Gender Questions

    Poetry’s Advocate
    In Praise of Fuad Rifka, Recipient of the Goethe Medal

    Fuad Rifka at the German Orient Institute in Beirut © Stefan Weidner Viewed superficially, it isn't at all difficult to praise Fuad Rifka – for his poems whose translations into German attract as many enthusiastic readers as the originals, and for his Arabic versions of poems written in German, which were for many years the only such translations and are still unique of their kind. We could extol him as a university teacher who introduced his students to the classics of German philosophy, or for the fact that he remains a staunch advocate and mediator of poetry and a poetic view of the world. Wherever we meet him he encounters us as such an advocate; and anyone who has spoken to him, anyone who was fortunate enough to attend one of his readings, or had the even greater good fortune (as some of us did yesterday) of sitting together with him can confirm that. It is difficult to distinguish between Fuad Rifka himself and all that he has written and translated. As if incidentally he demonstrates the falsity of our prejudices about the Arabs and Arabic. To generalise somewhat: it isn't only Bin Laden who deploys the language of the Koran; there is also … Fuad Rifka! For Germans the gulf between good and evil in the course of their history was at least as great.

    No matter how easy it may seem to be enthusiastic about Fuad Rifka, I must go deeper to make clear to you how truly significant he is. We can only understand this significance in its historical context. For a long time receptivity to European literature in the Orient was dependent on efforts by the Western colonial powers, with an initial emphasis on French, then on English, and finally Russian. As is well known, Germany had no colonies in the Islamic world and during the First World War was allied with the Ottoman Empire, which dominated the Middle East (except where it was divided between England and France), a dominance hated by Arabs. The starting-point for an Arab receptivity to German culture could thus hardly have been worse.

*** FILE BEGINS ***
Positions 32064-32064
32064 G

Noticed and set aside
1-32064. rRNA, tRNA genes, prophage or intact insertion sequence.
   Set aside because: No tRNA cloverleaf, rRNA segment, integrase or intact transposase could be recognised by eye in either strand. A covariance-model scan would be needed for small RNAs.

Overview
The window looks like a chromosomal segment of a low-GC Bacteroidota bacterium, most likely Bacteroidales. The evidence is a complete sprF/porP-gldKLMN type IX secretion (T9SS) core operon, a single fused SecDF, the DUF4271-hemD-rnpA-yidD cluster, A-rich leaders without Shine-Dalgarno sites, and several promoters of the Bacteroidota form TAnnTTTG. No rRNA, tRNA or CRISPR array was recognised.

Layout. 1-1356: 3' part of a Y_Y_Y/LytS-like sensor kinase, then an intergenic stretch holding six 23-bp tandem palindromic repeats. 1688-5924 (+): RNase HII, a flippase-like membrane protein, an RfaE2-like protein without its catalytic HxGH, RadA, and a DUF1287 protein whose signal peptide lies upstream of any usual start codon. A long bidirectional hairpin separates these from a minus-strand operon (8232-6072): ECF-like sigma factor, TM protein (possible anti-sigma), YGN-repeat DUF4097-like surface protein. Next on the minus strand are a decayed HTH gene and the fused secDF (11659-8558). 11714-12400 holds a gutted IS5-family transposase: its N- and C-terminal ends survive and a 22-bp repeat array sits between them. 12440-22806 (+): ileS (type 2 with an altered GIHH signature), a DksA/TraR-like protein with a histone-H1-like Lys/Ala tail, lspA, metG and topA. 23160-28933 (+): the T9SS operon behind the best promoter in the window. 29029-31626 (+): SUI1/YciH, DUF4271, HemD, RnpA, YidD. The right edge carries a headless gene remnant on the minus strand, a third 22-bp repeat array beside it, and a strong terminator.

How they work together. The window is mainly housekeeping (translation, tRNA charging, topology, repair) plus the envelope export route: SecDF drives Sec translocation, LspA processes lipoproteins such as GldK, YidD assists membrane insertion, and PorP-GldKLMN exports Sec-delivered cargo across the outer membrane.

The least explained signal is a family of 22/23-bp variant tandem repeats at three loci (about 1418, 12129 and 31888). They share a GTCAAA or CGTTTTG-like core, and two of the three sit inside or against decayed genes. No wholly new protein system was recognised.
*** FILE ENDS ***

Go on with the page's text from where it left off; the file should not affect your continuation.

Later, Arab sympathy for Germany during World War Two (in fact only short-lived) was of course a result of the fact that Germany was at war with England and France, the powers that had ruled the Arab world after the First World War – rather than being the outcome of any positive identification with National Socialism as Islamophobes like to maintain. So this episode too was of no significance with regard to receptivity to German culture and literature. Well into the 1960s, if German writers were read at all in Arab countries it was in English, French, or in Arabic translations based on those languages. That was the case first with Goethe and then later with Kafka and Brecht.